3 Alternative execution A second form of conditional execution is alternative execution. } If the remainder when x is divided by 2 is zero. } } . You can only compare ints to ints and doubles to doubles. As an aside. and this code displays a message to that effect. then we know that x is even. Since the condition must be true or false. } else { cout << "x is odd" << endl. in which there are two possibilities. the second set of statements is executed. at this point you can’t compare Strings at all! There is a way to compare Strings. there is no such thing as =< or =>. but we won’t get to it for a couple of chapters. } else { cout << "x is odd" << endl.32 CHAPTER 4. CONDITIONALS AND RECURSION The condition can contain any of the comparison operators: x x x x x x == y != y > y < y >= y <= y // // // // // // x x x x x x equals y is not equal to is greater than is less than y is greater than is less than or y y or equal to y equal to y Although these operations are probably familiar to you. = and ≤. as follows: void printParity (int x) { if (x%2 == 0) { cout << "x is even" << endl. Unfortunately. if you think you might want to check the parity (evenness or oddness) of numbers often. and == is a comparison operator. you might want to “wrap” this code up in a function. The two sides of a condition operator have to be the same type. Remember that = is the assignment operator. the syntax C++ uses is a little different from mathematical symbols like =. exactly one of the alternatives will be executed. and the condition determines which one gets executed. A common error is to use a single = instead of a double ==. If the condition is false. Also. The syntax looks like: if (x%2 == 0) { cout << "x is even" << endl. 4.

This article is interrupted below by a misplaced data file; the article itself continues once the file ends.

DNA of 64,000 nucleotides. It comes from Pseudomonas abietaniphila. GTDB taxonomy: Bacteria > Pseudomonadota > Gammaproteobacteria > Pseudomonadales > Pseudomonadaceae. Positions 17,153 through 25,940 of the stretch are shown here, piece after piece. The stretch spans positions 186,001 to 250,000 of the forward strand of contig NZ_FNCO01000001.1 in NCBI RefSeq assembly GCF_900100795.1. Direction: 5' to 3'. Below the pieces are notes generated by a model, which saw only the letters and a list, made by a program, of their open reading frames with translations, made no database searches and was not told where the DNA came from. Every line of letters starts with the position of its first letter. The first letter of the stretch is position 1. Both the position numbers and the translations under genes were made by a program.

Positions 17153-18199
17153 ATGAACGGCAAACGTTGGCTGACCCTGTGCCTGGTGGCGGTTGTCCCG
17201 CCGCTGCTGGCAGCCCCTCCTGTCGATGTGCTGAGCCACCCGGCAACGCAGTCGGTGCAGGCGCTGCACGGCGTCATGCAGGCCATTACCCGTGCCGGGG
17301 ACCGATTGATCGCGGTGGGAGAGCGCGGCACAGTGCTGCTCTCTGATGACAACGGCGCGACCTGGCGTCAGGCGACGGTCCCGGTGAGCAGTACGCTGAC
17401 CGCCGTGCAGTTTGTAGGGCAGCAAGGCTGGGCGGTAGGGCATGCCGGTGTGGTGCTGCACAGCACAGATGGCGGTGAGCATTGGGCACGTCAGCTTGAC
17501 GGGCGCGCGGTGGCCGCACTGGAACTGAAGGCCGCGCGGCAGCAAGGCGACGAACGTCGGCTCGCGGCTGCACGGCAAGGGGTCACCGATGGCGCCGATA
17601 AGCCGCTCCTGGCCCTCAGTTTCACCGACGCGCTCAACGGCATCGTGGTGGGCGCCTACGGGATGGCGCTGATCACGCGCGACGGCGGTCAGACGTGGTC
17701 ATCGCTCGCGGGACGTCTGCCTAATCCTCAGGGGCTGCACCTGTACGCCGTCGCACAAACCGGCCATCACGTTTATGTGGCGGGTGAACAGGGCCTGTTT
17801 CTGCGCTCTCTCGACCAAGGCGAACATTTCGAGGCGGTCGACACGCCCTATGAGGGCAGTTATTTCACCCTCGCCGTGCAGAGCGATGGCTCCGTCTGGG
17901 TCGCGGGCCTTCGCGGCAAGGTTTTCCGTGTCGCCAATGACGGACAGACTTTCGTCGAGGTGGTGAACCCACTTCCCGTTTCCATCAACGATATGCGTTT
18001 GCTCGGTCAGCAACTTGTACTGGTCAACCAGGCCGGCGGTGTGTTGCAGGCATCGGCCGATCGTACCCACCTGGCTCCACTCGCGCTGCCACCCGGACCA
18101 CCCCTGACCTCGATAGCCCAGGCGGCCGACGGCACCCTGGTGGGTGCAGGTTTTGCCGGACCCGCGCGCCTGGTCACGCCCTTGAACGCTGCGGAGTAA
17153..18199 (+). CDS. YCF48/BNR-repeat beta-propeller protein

4. as demonstrated in these examples.5 Nested conditionals In addition to chaining. you do not have to declare the types of the arguments you provide. } else { if (x > 0) { cout << "x is positive" << endl. < 0) { is negative" << endl. 4. In main you would call this function as follows: printParity (17). One way to make them easier to read is to use standard indentation. } else { cout << "x is negative" << endl. You should resist the temptation to write things like: int number = 17. C++ can figure out what type they are. although they can be difficult to read if they get out of hand. // WRONG!!! 4. printParity (int number).4 Chained conditionals Sometimes you want to check for a number of related conditions and choose one of several actions. you are less likely to make syntax errors and you can find them more quickly if you do. These chains can be as long as you want. We could have written the previous example as: if (x == 0) { cout << "x is zero" << endl. } } . One way to do this is by chaining a series of ifs and elses: if (x > 0) { cout << "x } else if (x cout << "x } else { cout << "x } is positive" << endl. CHAINED CONDITIONALS 33 Now you have a function named printParity that will display an appropriate message for any integer you care to provide. is zero" << endl. you can also nest one conditional within another. If you keep all the statements and squiggly-braces lined up.4. Always remember that when you call a function.